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cabinet_room_1

The Cabinet Room at 10 Downing Street – a panel-in-progress from Ben Dickson’s graphic biography of Neville Chamberlain which I’m illustrating.

This month marks the start – in earnest – of work on the graphic biography of Neville Chamberlain. The book has been written by Ben Dickson – whose latest graphic novel, A New Jerusalem, is out now. This project is only my second big graphic work  – the first being Something Different About Dad several  years ago. And with a script clocking in at about 200 pages, it’s certainly the longest work I’ve ever done on a historical or archaeological subject.

It’s a fascinating time-period and a gripping story. Ben’s script is a biography of Neville Chamberlain as Prime Minister – from May 1937 to May 1940. But it’s also the story of Neville Chamberlain’s childhood, his political career, his marriage, his friends – and his rivals. Ben’s script challenges – as several other historians have done – the notion that Chamberlain was “a guilty man”, whose policy of appeasement was a thin disguise for cowardice. Instead, Ben paints a picture of a man who understood how unprepared Britain was for another war – not just economically and militarily, but psychologically.

It’s a story full of high drama, something which is overshadowed by our contemporary focus on the action of the war which we know is inevitable. When I first read Ben’s script I just couldn’t put it down: reading the story as a interplay of characters and situations, not just of dates and facts, brought home how tense and unpredictable this pre-war period actually was. It’s interesting how Ben’s Chamberlain comes across as someone who understands these complexities, and is willing to sacrifice his political reputation in order to steer the country on a safe course through them.

I’m going to be talking about the project at Laydeez do Comics in Leeds, this Monday evening – you’re all invited! (Wharf Chambers, 23-25 Wharf Street, Leeds, LS2 7EQ, 6:30pm. Entry: £1.50 – no need to book. Wharf Chambers is wheelchair accessible). I’m going to talk about the book itself, and about how I’m approaching the artwork – specifically historical locations and people. And I’m also going to talk a bit about what it means to work collaboratively with an author, and what it means to work on such a large-scale project like this one.

Hopefully see you in Leeds on Monday evening!

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chamberlain_1This week, I begin in earnest on my big project for 2018-2019: illustrating a graphic biography of Neville Chamberlain, written by Ben Dickson – author of New Jerusalem (out now from Myriad).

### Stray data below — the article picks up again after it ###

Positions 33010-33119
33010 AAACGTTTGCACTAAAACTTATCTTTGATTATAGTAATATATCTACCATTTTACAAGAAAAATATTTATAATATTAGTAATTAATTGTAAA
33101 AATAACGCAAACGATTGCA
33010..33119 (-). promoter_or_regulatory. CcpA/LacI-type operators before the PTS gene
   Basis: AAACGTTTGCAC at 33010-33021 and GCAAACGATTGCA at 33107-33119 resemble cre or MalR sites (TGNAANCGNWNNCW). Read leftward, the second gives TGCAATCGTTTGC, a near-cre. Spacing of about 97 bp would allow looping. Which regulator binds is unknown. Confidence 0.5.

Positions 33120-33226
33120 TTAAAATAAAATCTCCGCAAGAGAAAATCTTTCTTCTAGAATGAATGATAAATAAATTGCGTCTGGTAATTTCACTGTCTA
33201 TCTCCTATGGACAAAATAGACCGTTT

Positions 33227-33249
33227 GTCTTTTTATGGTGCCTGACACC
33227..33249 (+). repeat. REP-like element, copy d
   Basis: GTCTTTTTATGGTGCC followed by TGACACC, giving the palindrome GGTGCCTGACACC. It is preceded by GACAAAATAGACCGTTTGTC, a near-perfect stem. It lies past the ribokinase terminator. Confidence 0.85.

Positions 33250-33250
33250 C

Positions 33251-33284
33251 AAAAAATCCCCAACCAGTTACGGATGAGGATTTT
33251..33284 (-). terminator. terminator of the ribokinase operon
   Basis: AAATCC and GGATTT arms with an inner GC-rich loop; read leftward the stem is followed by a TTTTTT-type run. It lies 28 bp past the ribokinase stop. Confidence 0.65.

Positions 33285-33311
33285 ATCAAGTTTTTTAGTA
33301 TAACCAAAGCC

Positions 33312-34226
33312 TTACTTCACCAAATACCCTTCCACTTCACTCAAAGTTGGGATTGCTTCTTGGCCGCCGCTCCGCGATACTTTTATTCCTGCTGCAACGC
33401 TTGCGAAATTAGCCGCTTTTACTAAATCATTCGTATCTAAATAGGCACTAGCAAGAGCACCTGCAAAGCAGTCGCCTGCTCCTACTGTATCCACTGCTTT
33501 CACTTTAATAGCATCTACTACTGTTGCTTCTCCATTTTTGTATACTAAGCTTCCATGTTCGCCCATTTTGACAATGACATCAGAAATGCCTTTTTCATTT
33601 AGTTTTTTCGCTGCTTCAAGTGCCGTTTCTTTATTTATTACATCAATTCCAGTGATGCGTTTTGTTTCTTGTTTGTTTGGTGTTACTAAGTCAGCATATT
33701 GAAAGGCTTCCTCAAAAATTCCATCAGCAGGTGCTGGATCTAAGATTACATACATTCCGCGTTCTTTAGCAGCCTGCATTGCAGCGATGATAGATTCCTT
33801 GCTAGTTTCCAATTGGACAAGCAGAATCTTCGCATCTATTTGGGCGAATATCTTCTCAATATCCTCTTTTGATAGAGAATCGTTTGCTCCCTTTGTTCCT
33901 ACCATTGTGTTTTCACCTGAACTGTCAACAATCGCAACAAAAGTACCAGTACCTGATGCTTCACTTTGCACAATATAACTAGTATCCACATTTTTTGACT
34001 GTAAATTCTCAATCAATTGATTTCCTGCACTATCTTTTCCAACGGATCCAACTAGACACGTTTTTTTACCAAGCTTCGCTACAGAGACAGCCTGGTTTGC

It’s a biography which re-examines the role that Chamberlain’s policy of “appeasement” played in buying time for the UK to re-arm, and in convincing the United States to enter the war. Much of Ben’s position is based on revisionist histories which have looked more closely at the events leading up to World War II, and at his own analysis of his aims and objectives as Prime Minister.

The day may come when my much cursed visit to Munich will be understood. Neither we nor the French were prepared for war. I am not responsible for this lack of preparation…It would be rash to prophesy the verdict of history, but if full access is obtained to all the records it will be seen that I realized from the beginning our military weakness and did my best to postpone if I could not avert the war.

It is all too easy to judge people with the benefit of hindsight. For us, World War II is a fact of history – for Chamberlain, it was only a possibility, and one that he had a chance to avoid. He appears to be a far more complex historical character than the “Guilty Man” he was painted during and immediately after the war. Ben’s script shows him as someone grappling with a country still traumatised by the consequences of the Great War, and ill-prepared – and ill-equipped – to engage in another. In many ways, the script demonstrates Chamberlain’s understanding of the coming 1939-45 war as “The World War – Part II”: for both victor and vanquished, a consequence of unfinished business left over from 1914-18 – “The World War – Part I”, as it were. This longer, entangled view of the two European wars of the Twentieth Century is something we are only beginning to fully appreciate.

I am drawing the book in a ligne claire style that strongly echoes comics artwork of the 1930s and 1940s – particularly that of Hergé, which, I am sure, will come as no surprise to anyone already familiar with my work! The style will suit the time-period of the book, of course.

I’ve started already – doing research this morning on the layout of the Downing Street Cabinet Offices, c. 1937, and drawing various views of an Austin 10. Lots of more that to come over the next nine months!

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